3 page article that can easily be your link to throw out to people to help them catch up with Bitcoin http://www.foreignpolicy.com/articles/2011/06/23/the_wikileaks_of_moneyFor something that few had heard of a month ago, the online currency Bitcoin tends to elicit pretty strong responses. Depending on whom you ask, Bitcoin is the "future of money," a "crypto-geek Ponzi scheme," an "online form of money laundering," or a tool for "libertarian hipsters and criminals."
The publicity has not been kind to Bitcoin, which has faced attacks from law enforcement, hackers, and cybercriminals alike. The currency's value has seen several sharp fluctuations. Early supporters appear to have lost confidence, and U.S. lawmakers are starting to ask tough questions. But shutting down Bitcoin may prove more difficult than its critics hope. And whether or not the experiment succeeds, its rise may herald the emergence of a new form of decentralized currency trading.
The above was the intro, here are some notable quotes
What makes Bitcoin unique is its peer-to-peer structure. There's no start-up company or central authority that can go out of business or be shut down by the police. Bitcoins can be purchased through online exchanges by wiring money from your bank account, and there are also sites that will provide users with a few free coins to get started.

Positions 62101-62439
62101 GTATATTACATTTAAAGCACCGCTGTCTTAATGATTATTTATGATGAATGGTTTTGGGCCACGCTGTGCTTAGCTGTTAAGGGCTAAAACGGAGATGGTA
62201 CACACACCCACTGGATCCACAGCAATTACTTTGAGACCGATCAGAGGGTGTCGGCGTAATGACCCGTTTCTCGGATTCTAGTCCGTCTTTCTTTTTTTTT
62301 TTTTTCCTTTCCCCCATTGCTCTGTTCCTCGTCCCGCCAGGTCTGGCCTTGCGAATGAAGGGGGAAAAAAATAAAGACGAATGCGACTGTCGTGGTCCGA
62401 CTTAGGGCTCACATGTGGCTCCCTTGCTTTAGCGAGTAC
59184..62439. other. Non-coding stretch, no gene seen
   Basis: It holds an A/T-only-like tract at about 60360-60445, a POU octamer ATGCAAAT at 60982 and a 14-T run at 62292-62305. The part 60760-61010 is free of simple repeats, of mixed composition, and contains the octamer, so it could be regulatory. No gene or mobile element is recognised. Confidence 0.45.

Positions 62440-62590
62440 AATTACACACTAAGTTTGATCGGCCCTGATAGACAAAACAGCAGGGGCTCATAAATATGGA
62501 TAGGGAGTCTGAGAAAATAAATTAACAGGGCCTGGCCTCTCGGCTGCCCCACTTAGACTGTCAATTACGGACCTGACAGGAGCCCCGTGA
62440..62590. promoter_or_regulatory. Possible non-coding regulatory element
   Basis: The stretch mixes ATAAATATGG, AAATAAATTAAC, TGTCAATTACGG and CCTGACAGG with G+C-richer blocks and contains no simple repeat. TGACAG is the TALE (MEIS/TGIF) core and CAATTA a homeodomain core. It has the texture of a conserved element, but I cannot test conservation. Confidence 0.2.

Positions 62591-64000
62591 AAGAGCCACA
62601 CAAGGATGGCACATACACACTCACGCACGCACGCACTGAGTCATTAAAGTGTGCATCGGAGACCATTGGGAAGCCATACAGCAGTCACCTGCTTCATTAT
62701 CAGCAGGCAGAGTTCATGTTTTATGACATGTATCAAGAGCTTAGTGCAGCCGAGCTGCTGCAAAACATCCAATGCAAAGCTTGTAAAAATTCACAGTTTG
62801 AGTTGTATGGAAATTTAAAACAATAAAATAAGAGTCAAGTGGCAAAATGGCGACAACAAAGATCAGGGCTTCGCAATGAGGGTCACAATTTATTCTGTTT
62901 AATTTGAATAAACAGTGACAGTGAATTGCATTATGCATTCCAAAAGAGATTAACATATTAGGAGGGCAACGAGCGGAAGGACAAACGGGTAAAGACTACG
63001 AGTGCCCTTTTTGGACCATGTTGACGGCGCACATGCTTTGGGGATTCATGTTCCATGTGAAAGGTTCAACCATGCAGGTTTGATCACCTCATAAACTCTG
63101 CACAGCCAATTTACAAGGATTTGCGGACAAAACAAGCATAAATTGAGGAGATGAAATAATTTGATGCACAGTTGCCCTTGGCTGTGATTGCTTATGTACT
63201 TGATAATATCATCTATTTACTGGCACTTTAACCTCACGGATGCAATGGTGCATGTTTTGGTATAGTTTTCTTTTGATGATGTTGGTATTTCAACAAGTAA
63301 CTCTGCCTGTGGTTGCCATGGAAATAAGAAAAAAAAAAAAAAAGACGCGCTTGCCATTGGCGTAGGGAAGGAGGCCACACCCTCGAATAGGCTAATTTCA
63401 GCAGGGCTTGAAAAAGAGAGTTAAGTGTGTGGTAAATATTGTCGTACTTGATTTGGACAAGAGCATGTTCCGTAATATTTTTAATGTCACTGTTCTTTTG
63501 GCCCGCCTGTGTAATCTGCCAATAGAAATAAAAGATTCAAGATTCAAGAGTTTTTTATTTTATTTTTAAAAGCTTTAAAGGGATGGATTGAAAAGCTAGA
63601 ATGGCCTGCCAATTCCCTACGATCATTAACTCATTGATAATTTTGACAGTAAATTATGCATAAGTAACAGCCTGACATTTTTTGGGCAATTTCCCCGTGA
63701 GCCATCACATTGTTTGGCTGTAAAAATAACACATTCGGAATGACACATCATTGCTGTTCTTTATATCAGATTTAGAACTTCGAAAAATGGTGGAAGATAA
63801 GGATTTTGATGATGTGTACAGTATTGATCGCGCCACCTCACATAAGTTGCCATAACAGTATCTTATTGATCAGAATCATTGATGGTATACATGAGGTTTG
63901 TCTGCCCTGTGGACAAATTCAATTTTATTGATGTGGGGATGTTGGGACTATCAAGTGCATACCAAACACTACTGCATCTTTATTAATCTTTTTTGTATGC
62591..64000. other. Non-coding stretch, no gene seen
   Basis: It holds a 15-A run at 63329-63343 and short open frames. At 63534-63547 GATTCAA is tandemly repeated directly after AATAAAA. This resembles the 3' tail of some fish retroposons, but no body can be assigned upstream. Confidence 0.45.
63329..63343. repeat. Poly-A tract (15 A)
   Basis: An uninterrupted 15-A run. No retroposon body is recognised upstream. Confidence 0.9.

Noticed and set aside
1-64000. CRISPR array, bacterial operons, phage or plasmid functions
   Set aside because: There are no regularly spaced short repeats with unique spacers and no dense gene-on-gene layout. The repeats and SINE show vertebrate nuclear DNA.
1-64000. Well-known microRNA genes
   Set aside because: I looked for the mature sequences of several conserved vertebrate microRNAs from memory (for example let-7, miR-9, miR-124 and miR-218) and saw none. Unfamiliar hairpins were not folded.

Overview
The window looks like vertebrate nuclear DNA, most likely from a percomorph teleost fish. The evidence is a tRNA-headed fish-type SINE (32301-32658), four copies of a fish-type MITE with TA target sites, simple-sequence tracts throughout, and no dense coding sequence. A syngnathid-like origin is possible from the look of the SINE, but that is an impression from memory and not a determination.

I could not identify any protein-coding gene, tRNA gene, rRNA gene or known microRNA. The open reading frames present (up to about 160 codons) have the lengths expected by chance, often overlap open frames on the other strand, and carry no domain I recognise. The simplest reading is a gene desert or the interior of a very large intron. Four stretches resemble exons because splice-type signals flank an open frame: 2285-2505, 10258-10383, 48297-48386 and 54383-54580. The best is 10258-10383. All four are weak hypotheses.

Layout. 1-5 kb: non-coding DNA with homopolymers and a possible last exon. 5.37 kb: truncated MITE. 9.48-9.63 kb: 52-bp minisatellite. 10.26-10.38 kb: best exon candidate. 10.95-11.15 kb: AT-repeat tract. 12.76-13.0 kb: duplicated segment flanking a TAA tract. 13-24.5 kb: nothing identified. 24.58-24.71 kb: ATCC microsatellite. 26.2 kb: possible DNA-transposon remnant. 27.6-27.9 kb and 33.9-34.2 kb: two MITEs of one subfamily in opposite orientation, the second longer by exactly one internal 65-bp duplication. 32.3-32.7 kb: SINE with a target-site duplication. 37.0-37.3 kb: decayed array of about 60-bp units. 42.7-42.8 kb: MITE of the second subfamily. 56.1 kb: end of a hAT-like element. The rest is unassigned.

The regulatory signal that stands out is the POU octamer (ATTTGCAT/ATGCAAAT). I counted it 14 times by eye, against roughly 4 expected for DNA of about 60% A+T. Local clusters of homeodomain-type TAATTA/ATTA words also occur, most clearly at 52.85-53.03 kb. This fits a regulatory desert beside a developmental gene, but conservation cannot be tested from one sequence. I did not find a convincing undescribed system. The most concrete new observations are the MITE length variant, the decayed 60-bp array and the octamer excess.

But for its advocates, Bitcoin is nothing less than revolutionary: What peer-to-peer file-sharing did for music and movies, and WikiLeaks did for government secrets, they say, Bitcoin will do to the global economy.
"The swings are ridiculously large compared to any normal market. It's a gutsy day-trader's wet dream," he said. "This is currency trading on Internet time."
"All currencies are used by criminals. Bitcoin is no different," Andresen says. "If Bitcoin becomes widely used, crimes like identity theft will be much harder" -- because transactions are tracked by the distributed server -- "while others, like avoiding cross-border capital flow regulations, will become easier."
The disruptive power of Bitcoin on banks and central governments has surely been overstated, but these institutions might be better served to take its emergence as a warning rather than a reassurance: They may not be the only game in town forever.
Full 3 page article at http://www.foreignpolicy.com/articles/2011/06/23/the_wikileaks_of_money